The hometown of Kurt Cobain, Aberdeen, remains an inspiring place for grunge fans
written and photographed by Joni Kabana
Rounding the corner into Aberdeen, the first impression the town of 17,000 gives is a feeling of restlessness, as though something happened here and the town is worn from the effects. Shuttered businesses, buildings in disrepair and gray skies could make a visitor drive right on through this location known as the “Gateway to the Olympic Peninsula.” But don’t. If you take time for a deeper look, delightful surprises appear all throughout its nooks and crannies.
Named after a Scottish salmon cannery and incorporated in 1900, Aberdeen was once filled with saloons, brothels and gambling establishments, and subsequently being labeled as “The Hellhole of the Pacific” and “The Port of Missing Men.” Raucous behavior, high murder rates and the prevalence of taking the law into one’s own hands were the attributes that built this town. One resident, Billy “The Ghoul” Gohl, is rumored to have killed 140 men, disposing of their bodies into the nearby Wishkah River.
Given the nature of this town’s early beginnings, it is not a stretch to see how the angst-filled music of Kurt Cobain was influenced by his upbringing in this renegade location. After enjoying a tasty meal at the historic Billy’s Bar & Grill (once a brothel, and if you look closely, you might see a girly ghost peering from the second floor window), head toward the banks of the Wishkah River and find the place under a bridge where Cobain spent a lot of time after realizing he did not have enough credits to graduate high school and left his splintered family. Here, he wrote several songs, most notably “Something In the Way.”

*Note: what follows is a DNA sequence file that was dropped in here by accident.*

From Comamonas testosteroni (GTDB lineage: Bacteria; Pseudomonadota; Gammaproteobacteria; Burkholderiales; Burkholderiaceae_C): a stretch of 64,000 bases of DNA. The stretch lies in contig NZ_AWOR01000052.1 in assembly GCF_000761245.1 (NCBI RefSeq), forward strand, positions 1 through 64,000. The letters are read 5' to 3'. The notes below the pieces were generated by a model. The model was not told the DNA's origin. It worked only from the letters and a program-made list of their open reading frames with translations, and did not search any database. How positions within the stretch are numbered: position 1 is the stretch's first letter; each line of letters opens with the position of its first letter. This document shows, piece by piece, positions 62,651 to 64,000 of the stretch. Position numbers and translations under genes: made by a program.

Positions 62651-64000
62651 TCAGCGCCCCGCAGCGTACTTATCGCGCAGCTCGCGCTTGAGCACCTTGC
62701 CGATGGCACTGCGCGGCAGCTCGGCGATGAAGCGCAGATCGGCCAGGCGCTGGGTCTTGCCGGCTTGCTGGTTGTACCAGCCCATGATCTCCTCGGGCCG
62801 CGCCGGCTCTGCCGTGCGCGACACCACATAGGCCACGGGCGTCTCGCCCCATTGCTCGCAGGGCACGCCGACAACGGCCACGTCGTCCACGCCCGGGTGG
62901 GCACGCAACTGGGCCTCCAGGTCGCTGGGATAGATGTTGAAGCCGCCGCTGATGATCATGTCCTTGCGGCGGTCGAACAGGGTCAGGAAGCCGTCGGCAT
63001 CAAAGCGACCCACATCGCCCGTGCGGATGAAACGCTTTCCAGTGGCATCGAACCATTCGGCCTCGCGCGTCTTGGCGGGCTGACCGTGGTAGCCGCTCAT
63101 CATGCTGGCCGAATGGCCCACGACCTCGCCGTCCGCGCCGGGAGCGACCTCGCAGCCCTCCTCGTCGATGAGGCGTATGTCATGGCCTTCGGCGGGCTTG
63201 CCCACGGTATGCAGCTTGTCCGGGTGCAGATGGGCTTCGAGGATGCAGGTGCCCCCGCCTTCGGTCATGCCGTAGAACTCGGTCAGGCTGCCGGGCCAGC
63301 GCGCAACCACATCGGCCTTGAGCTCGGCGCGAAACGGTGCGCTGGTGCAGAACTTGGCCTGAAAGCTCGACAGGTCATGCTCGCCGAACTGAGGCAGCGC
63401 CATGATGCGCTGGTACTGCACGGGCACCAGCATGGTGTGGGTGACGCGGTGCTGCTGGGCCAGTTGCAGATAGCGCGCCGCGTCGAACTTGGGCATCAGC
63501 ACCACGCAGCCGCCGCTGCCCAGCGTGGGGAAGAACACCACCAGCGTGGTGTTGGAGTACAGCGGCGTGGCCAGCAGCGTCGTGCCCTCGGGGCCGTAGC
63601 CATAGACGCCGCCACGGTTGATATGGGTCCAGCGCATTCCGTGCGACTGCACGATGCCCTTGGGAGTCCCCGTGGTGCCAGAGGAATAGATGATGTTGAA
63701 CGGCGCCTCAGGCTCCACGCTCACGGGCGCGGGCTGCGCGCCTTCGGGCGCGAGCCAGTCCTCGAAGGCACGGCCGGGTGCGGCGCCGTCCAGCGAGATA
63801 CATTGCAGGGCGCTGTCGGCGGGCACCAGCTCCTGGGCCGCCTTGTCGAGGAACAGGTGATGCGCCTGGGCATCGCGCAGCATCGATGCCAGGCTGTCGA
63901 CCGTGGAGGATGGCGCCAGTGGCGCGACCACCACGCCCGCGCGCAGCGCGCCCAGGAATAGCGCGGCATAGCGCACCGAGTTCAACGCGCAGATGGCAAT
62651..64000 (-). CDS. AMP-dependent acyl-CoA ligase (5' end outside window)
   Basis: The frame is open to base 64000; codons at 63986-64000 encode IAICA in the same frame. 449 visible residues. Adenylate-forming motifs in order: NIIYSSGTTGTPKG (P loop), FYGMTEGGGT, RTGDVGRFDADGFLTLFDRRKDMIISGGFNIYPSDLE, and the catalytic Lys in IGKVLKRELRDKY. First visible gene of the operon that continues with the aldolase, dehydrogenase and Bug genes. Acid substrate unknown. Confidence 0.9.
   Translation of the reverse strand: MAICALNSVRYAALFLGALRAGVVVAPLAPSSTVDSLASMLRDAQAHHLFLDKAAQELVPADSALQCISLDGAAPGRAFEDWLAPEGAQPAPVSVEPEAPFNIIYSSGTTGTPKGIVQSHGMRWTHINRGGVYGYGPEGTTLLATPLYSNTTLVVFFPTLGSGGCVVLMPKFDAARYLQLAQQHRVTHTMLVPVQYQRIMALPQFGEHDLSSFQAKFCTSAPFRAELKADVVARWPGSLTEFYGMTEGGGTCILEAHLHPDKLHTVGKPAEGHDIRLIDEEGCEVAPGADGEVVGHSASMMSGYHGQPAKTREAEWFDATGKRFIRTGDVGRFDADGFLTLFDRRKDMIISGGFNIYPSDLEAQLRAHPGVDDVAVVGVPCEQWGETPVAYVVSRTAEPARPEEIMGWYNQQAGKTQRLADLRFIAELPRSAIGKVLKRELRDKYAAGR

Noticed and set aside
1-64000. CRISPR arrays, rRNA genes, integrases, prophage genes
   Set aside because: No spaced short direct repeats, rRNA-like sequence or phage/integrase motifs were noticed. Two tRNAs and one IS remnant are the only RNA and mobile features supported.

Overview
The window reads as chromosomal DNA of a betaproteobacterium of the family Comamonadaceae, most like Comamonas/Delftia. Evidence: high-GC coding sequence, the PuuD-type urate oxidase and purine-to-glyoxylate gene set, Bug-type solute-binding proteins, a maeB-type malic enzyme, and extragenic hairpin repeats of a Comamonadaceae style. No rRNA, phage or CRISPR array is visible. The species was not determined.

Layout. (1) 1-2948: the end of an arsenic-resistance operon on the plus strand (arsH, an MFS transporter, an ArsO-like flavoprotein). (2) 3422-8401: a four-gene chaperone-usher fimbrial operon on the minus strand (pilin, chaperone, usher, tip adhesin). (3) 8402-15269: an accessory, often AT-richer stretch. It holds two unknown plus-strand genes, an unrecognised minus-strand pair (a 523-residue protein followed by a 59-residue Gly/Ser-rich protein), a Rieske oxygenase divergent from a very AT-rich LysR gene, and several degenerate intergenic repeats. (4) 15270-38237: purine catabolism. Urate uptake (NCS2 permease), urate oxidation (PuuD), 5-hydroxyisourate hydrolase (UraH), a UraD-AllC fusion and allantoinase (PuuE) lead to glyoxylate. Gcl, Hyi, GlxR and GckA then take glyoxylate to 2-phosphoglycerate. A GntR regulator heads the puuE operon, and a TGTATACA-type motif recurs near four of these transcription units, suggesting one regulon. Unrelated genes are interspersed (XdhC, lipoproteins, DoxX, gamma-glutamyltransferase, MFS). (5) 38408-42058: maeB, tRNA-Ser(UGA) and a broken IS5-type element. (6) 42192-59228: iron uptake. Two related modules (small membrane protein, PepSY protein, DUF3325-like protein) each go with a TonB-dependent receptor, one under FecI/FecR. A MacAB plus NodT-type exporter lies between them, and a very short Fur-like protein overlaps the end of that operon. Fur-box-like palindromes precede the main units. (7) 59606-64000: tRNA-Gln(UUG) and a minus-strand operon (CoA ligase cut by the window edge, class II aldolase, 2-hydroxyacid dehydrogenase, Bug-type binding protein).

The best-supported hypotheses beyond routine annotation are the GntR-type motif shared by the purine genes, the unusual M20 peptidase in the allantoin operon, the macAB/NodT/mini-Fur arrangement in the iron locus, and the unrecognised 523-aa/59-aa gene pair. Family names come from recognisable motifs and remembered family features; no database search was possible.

The small park near Cobain’s favorite spot is composed of several celebratory structures that honors this prolific musician, but more interestingly, the love notes and anguished statements of loss depict the level of profound impact his life had on so many. The site is raw and unfiltered, just the way one can surmise that Cobain was himself. Just a few streets away stands the home where he lived before he threw a few clothes in a box and turned his path toward music.
Aberdeen is a fishing village at its heart, so make some time to stop at one of the fish shops for some exquisite seafood such as at the Breakwater Seafood & Chowder House. Enjoy a lunch on the riverbank deck or be sent off with ice-packed delectables to savor as you make your way into the Olympic Peninsula or for your return home. As you leave town, reflect upon the remarkable effects that Aberdeen had on a beloved singer, and perhaps, upon yourself. Aberdeen, with its wild and wooly attributes, stirs and inspires.